In response to last week’s findings from a UK Anti-Doping (UKAD) survey, Dr Adam Carey, chairman of the European Specialist Sports Nutrition Alliance (ESSNA), sought to reassure consumers they were working to “shut down these charlatans”.
“It’s true that there is unfortunately a small minority of irresponsible companies out there that illegally sell unlicensed medicines containing banned substances such as DMAA masquerading as sports nutrition products,” said Dr Carey.
“But it’s crucial to note that substances like these have no place in the legitimate sports nutrition world.
“These companies prey on the public’s perceived lack of knowledge about the actual uses of sports nutrition which is why the industry is working hard to better educate the consumer as to how they should take sports nutrition products.”
UKAD survey findings
Nutraingredients reported on the results of UKAD’s survey, which revealed that 87% of active British adults who exercised and took sports supplements, did not seek any advice from a doctor, pharmacist, or dietician, before taking these supplements.
Dr Carey urged users to educate themselves on the products they were using, encouraging consumers to “do their research, use our campaign material, understand what they’re looking for, and to consult a nutritionist or health professional before using any products if they have any underlying health issues.”
But he also highlighted the progress made in regulating sports nutrition products, which he believed the rules that govern their marketing, labelling, and any claims they made about their benefits were some of the strictest in the world.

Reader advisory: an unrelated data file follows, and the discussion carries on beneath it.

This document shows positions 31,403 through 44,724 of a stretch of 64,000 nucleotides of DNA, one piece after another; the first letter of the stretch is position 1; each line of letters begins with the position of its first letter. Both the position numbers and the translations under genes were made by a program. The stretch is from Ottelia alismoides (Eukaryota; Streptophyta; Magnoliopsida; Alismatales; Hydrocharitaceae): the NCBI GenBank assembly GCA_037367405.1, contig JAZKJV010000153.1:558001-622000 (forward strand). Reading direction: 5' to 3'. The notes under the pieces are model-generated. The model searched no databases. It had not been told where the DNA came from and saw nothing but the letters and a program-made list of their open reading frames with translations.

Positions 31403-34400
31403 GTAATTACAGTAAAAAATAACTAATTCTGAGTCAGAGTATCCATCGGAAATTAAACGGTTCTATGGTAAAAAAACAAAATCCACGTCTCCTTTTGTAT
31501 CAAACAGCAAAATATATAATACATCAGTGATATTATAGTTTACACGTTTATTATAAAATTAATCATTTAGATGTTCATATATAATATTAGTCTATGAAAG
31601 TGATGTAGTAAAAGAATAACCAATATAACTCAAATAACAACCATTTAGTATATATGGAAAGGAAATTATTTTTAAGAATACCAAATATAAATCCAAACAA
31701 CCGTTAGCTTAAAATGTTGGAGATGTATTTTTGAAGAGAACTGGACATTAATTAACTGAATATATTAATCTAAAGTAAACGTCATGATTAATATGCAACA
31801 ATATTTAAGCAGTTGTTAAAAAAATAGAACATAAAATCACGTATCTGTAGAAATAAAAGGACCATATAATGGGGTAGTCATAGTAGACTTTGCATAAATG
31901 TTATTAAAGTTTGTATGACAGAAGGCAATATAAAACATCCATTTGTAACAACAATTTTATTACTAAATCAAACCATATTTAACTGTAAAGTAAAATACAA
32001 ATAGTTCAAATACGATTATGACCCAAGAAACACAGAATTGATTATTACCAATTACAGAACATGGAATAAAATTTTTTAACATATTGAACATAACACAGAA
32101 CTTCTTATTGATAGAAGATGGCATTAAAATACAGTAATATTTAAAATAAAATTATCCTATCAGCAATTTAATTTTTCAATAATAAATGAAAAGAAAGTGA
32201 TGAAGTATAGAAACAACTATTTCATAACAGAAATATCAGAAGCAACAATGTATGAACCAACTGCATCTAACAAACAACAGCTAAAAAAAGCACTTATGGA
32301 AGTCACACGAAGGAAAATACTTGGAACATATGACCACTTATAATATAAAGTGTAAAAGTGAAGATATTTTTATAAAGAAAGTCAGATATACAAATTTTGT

“Consumers can and should have confidence in the sports nutrition products they choose to use, all of which are classified as general foods rather than specialist products,” he added.
Further findings from UKAD’s survey revealed a fifth (20%) of those surveyed did not seek any advice at all before consuming these products.
When asked about the kinds of supplements taken, over a fifth of adults (22%) said that they had taken weight loss/fat burners. Pre-workout supplements were taken by 15% of those surveyed.
More than just adverse health effects
UKAD added that while there was a legitimate place for supplements in performance sports alongside a healthy lifestyle, the consequences for athletes of taking illegal products could be more than just physical.
Substances such as DMAA or dimethylbutylamine (DMAB) have been linked to an increased risk of stroke, heart attack, and cardiac arrhythmia.
However, professional athletes could also face a ban from competing as both stimulants are on the World Anti-Doping Agency (WADA) banned list.
“At ESSNA, we are also working alongside bodies including UK Anti-Doping to identify and shut down these charlatans,” said Dr Carey.
“We run campaigns to both educate the public and ensure compliance with these strict regulations.
“Many people use sports nutrition products on the go for convenience, and while it’s important to maintain a balanced diet, these products can be helpful, particularly in the case of people who are very physically active.
“It’s essential that consumers have information on the products they’re using and, if they choose to use sports nutrition or sports supplements that they are purchasing from reputable manufacturers and retailers.”